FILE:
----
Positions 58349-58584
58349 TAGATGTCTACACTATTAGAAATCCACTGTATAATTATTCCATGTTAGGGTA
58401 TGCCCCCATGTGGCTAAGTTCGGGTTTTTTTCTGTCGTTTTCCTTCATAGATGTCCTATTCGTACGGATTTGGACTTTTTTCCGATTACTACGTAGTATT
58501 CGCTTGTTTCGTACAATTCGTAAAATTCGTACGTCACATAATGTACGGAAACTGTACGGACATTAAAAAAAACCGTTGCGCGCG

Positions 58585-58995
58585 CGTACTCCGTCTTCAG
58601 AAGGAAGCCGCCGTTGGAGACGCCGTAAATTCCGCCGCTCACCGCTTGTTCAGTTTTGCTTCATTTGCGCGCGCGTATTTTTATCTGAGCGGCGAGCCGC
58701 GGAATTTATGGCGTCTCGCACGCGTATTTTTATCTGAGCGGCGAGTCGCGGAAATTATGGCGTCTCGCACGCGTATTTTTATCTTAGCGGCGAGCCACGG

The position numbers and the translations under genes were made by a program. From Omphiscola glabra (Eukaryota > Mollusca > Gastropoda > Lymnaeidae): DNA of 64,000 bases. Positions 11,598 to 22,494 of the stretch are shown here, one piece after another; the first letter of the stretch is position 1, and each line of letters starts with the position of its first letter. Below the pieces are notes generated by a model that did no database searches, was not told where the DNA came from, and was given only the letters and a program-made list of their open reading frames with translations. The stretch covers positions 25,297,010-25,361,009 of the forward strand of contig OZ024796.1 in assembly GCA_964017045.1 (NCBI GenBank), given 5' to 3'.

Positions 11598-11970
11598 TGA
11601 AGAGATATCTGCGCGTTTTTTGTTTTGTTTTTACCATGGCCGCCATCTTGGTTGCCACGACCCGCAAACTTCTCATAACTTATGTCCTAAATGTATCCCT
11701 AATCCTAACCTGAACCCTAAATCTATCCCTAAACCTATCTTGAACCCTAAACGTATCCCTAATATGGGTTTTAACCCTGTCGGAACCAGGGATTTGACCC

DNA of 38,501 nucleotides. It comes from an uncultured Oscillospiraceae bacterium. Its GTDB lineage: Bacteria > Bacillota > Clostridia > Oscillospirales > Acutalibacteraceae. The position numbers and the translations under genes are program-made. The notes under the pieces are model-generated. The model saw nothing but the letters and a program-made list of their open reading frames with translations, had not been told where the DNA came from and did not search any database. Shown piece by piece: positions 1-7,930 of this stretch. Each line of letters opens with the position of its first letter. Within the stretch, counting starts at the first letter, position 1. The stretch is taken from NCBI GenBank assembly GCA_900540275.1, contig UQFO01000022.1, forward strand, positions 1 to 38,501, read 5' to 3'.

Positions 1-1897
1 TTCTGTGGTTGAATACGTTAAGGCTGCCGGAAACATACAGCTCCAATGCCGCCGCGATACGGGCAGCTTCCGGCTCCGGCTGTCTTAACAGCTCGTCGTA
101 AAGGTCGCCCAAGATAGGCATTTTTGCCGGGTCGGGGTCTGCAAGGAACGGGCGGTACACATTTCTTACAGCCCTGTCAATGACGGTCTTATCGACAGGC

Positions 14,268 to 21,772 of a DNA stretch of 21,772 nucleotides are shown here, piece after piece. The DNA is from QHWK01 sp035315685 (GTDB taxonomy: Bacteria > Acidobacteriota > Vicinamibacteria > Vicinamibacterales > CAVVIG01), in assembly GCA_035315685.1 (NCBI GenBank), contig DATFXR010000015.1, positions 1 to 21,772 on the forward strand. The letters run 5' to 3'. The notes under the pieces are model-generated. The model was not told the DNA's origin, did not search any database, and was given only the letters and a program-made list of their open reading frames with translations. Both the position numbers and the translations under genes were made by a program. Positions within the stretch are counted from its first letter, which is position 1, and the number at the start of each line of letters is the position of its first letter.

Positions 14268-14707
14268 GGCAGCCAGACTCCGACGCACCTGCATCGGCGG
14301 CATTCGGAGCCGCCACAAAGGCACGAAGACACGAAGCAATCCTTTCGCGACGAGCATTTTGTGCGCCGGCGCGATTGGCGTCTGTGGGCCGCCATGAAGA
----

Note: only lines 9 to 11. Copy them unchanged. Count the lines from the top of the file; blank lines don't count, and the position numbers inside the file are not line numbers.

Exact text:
The position numbers and the translations under genes were made by a program. From Omphiscola glabra (Eukaryota > Mollusca > Gastropoda > Lymnaeidae): DNA of 64,000 bases. Positions 11,598 to 22,494 of the stretch are shown here, one piece after another; the first letter of the stretch is position 1, and each line of letters starts with the position of its first letter. Below the pieces are notes generated by a model that did no database searches, was not told where the DNA came from, and was given only the letters and a program-made list of their open reading frames with translations. The stretch covers positions 25,297,010-25,361,009 of the forward strand of contig OZ024796.1 in assembly GCA_964017045.1 (NCBI GenBank), given 5' to 3'.

Positions 11598-11970
11598 TGA